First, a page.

Time to put household remedies on ice

Despite what your grandmother may have passed down, Nurse Practitioner Robyn Totenhofer said the best treatment for burns is 20 minutes of running water. Photo: Melinda Jane
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In winter, the rate of minor burns rapidly rises as we plug in our heaters and boil the kettle more often.

But new research has revealed that the majority of Australians are treating their burns incorrectly, and actually making them worse.

Nurse Practitioner at Nepean Hospital Robyn Totenhofer said that some home remedies passed down through generations are doing more harm than good.

“When you get a burn, you do 20 minutes of cold running water,” she said.

“Do not put any ice on it and do not put butter on it. They actually cause the burn to become worse.”

While 88 per cent of Australian burns sufferers understand it is important to treat a burn immediately, two in three are still turning to home remedies for treatment.

National Burns Awareness Month is aiming to bust burn treatment myths as there are still too many misconceptions on treating household burns and scalds.

Ms Totenhofer said winter brings many children to Emergency after they’ve put their hands where they shouldn’t be.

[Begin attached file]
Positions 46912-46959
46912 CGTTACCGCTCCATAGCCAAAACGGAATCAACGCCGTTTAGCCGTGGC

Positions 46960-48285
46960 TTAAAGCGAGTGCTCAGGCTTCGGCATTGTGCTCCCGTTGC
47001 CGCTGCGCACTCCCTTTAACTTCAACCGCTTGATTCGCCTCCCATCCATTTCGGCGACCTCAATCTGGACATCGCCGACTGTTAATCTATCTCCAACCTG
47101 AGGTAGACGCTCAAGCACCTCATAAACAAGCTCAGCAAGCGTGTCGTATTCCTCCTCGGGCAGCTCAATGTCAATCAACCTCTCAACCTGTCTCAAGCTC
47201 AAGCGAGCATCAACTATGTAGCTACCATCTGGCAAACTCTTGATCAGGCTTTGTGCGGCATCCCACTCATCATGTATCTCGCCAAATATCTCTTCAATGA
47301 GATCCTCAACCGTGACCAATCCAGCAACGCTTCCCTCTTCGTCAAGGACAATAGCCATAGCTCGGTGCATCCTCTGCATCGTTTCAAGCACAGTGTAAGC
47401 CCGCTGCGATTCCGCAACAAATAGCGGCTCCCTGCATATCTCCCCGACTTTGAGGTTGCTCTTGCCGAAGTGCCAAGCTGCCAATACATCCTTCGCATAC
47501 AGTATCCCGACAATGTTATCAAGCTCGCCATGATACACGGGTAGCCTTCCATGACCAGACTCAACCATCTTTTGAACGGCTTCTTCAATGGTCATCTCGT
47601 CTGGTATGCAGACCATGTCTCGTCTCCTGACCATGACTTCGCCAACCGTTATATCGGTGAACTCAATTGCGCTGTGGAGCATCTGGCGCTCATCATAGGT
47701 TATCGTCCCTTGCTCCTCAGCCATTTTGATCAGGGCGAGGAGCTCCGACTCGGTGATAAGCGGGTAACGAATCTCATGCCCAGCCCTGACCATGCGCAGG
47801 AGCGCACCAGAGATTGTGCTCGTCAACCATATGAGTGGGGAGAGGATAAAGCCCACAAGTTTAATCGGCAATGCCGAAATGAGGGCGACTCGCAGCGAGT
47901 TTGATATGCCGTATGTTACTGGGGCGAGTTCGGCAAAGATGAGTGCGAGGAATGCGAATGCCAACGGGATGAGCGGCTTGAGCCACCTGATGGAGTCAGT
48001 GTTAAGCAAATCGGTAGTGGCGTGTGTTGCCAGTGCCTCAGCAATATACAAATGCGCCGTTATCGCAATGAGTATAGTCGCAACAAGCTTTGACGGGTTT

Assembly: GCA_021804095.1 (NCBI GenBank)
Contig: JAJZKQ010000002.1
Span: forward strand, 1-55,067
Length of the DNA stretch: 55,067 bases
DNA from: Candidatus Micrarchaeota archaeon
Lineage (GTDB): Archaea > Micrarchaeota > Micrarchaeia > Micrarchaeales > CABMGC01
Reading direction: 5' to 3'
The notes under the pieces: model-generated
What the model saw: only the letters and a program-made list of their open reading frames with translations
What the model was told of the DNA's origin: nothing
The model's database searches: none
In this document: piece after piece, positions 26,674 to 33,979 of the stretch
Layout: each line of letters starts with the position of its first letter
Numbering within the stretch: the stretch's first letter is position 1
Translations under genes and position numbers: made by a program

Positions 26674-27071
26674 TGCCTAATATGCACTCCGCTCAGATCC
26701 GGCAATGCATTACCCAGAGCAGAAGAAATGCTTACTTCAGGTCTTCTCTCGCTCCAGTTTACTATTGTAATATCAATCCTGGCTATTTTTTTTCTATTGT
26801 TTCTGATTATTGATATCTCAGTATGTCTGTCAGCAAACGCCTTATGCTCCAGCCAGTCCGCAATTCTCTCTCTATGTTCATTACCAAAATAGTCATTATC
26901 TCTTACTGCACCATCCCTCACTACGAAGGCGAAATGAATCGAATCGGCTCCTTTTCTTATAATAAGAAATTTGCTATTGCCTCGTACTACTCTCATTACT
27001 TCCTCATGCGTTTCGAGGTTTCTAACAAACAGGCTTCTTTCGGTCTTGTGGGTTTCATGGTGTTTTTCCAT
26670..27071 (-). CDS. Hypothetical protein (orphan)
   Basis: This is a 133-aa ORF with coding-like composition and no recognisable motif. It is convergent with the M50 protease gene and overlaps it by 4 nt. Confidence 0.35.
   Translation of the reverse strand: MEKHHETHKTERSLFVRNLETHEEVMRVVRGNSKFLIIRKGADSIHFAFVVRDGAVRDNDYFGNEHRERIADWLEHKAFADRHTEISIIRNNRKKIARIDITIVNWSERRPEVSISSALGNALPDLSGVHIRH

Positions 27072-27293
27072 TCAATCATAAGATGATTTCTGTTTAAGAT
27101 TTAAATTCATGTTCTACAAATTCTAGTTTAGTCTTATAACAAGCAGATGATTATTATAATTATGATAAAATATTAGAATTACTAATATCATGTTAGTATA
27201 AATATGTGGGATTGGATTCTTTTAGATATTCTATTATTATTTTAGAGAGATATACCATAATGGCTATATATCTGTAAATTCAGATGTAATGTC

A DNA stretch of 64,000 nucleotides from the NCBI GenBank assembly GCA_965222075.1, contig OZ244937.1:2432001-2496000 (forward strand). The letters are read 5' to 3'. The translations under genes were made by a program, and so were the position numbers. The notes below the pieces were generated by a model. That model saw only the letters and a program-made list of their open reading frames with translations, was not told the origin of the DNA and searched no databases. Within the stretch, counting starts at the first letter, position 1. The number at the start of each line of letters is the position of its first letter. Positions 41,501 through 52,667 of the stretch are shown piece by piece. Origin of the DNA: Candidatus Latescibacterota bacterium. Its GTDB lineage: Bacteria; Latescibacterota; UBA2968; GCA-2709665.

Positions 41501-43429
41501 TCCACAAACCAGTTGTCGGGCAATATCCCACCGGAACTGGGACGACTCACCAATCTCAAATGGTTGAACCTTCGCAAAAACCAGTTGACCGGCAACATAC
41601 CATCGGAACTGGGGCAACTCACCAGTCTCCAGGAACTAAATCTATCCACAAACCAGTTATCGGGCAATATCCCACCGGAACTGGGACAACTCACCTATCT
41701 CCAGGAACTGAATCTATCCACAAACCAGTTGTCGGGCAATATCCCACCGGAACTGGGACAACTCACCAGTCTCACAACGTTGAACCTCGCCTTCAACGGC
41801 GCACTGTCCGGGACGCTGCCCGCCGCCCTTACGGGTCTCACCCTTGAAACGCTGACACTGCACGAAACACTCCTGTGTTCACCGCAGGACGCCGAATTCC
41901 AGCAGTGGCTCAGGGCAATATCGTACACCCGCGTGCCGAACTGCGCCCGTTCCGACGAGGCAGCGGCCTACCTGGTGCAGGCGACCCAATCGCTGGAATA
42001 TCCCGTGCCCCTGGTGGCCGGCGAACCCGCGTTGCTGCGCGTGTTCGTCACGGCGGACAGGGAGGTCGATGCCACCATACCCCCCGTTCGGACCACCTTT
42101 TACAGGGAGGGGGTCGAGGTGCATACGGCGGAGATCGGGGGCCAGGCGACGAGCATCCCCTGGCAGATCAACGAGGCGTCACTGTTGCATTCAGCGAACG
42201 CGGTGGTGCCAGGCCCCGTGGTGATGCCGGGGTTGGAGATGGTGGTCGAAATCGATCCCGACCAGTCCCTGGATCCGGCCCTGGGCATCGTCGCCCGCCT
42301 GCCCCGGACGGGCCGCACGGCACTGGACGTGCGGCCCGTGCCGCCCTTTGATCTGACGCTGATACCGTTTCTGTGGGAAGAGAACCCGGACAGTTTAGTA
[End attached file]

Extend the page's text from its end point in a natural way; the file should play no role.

“You need to be aware of where your children are, and if you have a heater whether you need to put a screen in front of it,” she said.

And if you’re celebrating near a fire and burn yourself, it’s always better to be safe than sorry and treat the burn with cool, running water.

“If alcohol is involved people sometimes take an extended time to come to the Emergency Department with sometimes quite nasty burns,” Ms Totenhofer said.

“If you don’t do good first aid, and you don’t put a dressing on, then the burn will get worse and take longer to heal.”

Scalds from a spilled cup of tea or coffee can cause significant damage, especially if it has landed on your lap.

“Taking garments off is a big thing because that holds the heat against your skin, a lot of garments have synthetic materials that can stick to your skin if you don’t take it off,” she said.

To best treat a burn, remember to ‘remove, cool and cover’.

Remove yourself from any danger and remove any garments from around the burn area, cool the burn under running water for 20 minutes, and cover the burn with a clean dressing. If serious enough, visit your local hospital.

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